Global Cuisine

tacoseasoningI grew up loving “taco night”. It was one my favorite nights of the week. I love a crispy shell (a tortilla, lightly fried in oil), filled with seasoned meat, homemade salsa, good-organic cheese, and fresh lettuce. Yum!!

I wanted to make a childhood favorite for my kids. The seasoning that I grew up on, sadly, was not something I was going to feed to my kids. Instead, for years, I made soft, chicken tacos. The chicken, slightly sauteed in a combo of onions, tomatoes, a small teaspoon of chopped jalapenos, chicken stock, and some seasonings. They are super tasty, but nothing can beat a crispy taco.

I read Cook’s Illustrated religiously and own every issue since 1993 (and a selection from 1981-1992). They are my “go-to” and a place that I find lots of inspiration. Many of our favorite dishes are adapted from CI so when I found a recipe for homemade taco seasoning, I earmarked the page and headed to the kitchen.

Using the original recipe as a jumping off point, I changed it up a bit to make it my own. Keeping a mix of the dry ingredients, stored in a glass jar, helps make taco (or tostada) night, any night of the week.

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kungpo2The biggest lesson I learned  when stepping up from someone who occasionally cooked for herself to someone who cooks for a living is that the quality of ingredients is at the apex of importance. Actually, I think tasting the difference between food cooked with cheap or old elements, and fresh, high quality ingredients is a skill everyone develops whether they cook or not. This past summer I was walking home from the gym and passed a Mr. Softee truck. I was feeling depleted and entitled from my workout and stopped for a van/choc swirl cone- a prized acquisition in my childhood.

And you know something? It was disgusting. It tasted exactly like cold, wet plastic. And I was shocked- because I had decided that it was the most delicious and incredibly naughty reward I could give myself. I finished it of course but I had this sneaking suspicion that I would have felt happier had I rewarded myself with something that was good for me like one of the peaches from a local fruit stand. There are things that we all loved as a child that our adult palates won’t tolerate.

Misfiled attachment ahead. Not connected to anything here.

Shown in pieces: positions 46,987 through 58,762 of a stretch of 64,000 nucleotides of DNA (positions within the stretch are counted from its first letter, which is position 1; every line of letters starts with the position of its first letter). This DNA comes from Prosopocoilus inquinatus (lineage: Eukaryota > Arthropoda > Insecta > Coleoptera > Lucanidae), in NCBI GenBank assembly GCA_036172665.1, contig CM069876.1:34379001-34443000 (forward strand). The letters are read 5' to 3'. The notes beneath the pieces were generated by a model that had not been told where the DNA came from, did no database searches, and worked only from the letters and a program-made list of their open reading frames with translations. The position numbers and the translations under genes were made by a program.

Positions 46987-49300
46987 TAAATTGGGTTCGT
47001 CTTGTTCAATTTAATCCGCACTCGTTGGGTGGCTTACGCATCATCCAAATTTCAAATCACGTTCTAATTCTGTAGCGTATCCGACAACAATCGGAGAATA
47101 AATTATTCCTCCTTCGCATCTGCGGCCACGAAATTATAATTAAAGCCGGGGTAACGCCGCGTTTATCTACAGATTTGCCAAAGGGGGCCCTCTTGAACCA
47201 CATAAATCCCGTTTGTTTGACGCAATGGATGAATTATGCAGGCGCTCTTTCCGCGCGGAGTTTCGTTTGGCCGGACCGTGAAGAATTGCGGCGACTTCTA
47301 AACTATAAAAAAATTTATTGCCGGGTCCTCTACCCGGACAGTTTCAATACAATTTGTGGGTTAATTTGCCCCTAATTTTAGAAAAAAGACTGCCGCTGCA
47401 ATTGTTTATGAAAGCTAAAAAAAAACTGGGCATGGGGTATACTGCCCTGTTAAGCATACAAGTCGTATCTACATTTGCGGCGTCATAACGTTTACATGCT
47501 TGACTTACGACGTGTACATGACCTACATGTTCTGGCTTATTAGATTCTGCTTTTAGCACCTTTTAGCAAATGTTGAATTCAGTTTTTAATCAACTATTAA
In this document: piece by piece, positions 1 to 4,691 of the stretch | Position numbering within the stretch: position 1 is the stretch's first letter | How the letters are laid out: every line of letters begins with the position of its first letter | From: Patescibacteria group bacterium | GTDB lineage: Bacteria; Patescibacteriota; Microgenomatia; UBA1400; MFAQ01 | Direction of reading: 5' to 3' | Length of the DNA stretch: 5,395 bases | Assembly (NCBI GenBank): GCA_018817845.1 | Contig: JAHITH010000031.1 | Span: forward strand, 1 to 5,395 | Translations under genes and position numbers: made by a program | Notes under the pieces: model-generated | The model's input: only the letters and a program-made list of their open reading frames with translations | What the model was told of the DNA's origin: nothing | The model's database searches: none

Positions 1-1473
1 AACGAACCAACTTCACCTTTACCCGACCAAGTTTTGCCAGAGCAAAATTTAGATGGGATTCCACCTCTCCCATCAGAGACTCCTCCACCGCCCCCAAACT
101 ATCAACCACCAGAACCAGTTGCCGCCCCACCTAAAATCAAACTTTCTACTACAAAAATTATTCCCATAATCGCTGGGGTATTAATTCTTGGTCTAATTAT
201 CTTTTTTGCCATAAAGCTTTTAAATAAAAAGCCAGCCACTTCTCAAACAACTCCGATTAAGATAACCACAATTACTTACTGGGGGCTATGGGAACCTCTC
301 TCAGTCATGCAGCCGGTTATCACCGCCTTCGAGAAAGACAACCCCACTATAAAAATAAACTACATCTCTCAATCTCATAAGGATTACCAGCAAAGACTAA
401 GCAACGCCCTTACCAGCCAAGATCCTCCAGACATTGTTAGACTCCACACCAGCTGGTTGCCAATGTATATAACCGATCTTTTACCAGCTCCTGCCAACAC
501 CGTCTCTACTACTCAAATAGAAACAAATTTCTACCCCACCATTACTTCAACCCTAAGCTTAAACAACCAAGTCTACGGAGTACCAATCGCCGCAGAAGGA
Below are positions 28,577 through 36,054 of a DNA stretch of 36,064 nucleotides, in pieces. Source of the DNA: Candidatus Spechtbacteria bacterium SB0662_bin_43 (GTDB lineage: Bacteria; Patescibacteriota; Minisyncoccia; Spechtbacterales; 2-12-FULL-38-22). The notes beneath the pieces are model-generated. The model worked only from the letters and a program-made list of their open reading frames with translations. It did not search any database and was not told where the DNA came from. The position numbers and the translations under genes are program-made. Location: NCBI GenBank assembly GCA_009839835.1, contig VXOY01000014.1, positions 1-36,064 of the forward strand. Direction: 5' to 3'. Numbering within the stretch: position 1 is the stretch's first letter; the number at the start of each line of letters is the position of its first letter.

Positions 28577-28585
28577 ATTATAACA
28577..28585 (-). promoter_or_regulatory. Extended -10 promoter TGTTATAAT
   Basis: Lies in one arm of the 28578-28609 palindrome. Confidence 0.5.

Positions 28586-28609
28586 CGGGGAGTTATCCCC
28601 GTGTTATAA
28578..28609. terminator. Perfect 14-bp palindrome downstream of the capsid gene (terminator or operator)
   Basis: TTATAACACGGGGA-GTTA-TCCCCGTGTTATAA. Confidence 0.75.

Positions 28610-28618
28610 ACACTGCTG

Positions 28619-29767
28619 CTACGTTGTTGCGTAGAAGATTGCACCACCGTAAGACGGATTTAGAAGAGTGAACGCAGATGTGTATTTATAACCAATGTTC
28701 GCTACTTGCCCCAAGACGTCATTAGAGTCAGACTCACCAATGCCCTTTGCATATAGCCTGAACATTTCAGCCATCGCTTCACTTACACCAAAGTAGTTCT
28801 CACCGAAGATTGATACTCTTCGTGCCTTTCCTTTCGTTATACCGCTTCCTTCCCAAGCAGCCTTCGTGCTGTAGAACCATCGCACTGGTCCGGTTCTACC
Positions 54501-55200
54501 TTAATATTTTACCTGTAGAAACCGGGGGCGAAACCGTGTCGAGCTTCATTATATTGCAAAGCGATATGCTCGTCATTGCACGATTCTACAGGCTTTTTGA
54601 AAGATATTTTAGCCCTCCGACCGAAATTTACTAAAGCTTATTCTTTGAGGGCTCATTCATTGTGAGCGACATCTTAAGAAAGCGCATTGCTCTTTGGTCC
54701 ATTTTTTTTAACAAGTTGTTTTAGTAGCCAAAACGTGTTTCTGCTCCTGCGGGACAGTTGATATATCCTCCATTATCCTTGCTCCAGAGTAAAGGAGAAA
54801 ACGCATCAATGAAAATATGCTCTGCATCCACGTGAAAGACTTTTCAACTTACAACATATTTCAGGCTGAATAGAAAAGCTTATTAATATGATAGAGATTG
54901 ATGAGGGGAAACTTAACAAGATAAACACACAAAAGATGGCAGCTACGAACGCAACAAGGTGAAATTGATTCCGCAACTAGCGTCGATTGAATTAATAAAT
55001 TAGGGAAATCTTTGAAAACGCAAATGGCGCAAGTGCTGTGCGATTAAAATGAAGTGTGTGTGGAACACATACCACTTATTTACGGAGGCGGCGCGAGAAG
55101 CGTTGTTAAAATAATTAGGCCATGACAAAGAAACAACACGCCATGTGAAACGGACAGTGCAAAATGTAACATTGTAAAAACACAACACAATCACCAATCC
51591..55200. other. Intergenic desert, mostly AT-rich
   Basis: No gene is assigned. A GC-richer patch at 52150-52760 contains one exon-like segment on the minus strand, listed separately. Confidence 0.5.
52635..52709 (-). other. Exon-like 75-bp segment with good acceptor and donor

And that brings me to Chinese food. As I have mentioned before, I grew up in New York City, on a hearty diet of Chinese take-out at least once or twice a week. It’s what you did. And it was fantastic, I swear. But these days… I cannot figure out why I can’t recapture the blissful Chinese delivery food orgy of my childhood. It all tastes like crap to me, like used fry oil and old ingredients and people skimming every last cent of quality into their bank accounts.

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curry2.jpgNothing is more satisfying than farmers' market fresh vegetables. Usually I'm completely happy relying on olive oil, sea salt, and pepper when I saute, grill, or roast the great bounty of summer vegetables.

Do carrots, broccoli, asparagus, fennel, peas, string beans, tomatoes, squash, and potatoes really need elaborate sauces to bring out their flavors?

The Italians get it right, in my opinion. Buy the best ingredients and get out of the way.

And yet, there are times when a little more spice or a variety of flavors is needed to reinvigorate the palate. A few drops of fresh citrus juice, a dusting of cayenne, a sprig of fresh rosemary, or a drizzle of nam pla can transform the familiar into the exciting.
Authentic Indian curries are complex combinations of a dozen spices and herbs. An easy-to-make version for every day use can be made with a packaged curry powder or pulled together with five basic elements: fresh garlic, turmeric, cumin, coriander, and coconut milk.  
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Spicy Pumpkin Seeds – Great with beer

Classic Margarita – Blending is not allowed.

Lila’s Guacamole – The best way to eat green.

Huevos alla Amy – A breakfast treat.

Tortilla Soup - In case it's still cold in your neck of the woods.

Topopo Salad – A salad of volcanic proportions.

Ceviche – Cool and refreshing.

Enchiladas Suizas – Simply delicious.

Mexican Chicken – Spicing it up.

Goat Cheese and Poblano Quesadillas with Pineapple-Habanero Salsa - For those who like it HOT!

Grilled Steak Tacos with Watermelon-Mango-Jicama Salsa - It's not a celebration without tacos & salsa.

sweetsourshortribis.jpgI’ve never really use a “crock pot” that often, but these ribs make it worth dragging it out of the basement. They literally fall of the bone and the sauce is the perfect combination of sweet and savory. They are quick to throw together but take a few hours to cook, so start them early.

America's Test Kitchen suggests standing the ribs in the crock. Simply halve each rack of ribs and stand the pieces up in a ring around the outside of the slow-cooker insert, where the heating coils are.

Their technique results in perfectly cooked ribs with concentrated meaty flavor and even allows the ribs to brown a little right against the heat source.

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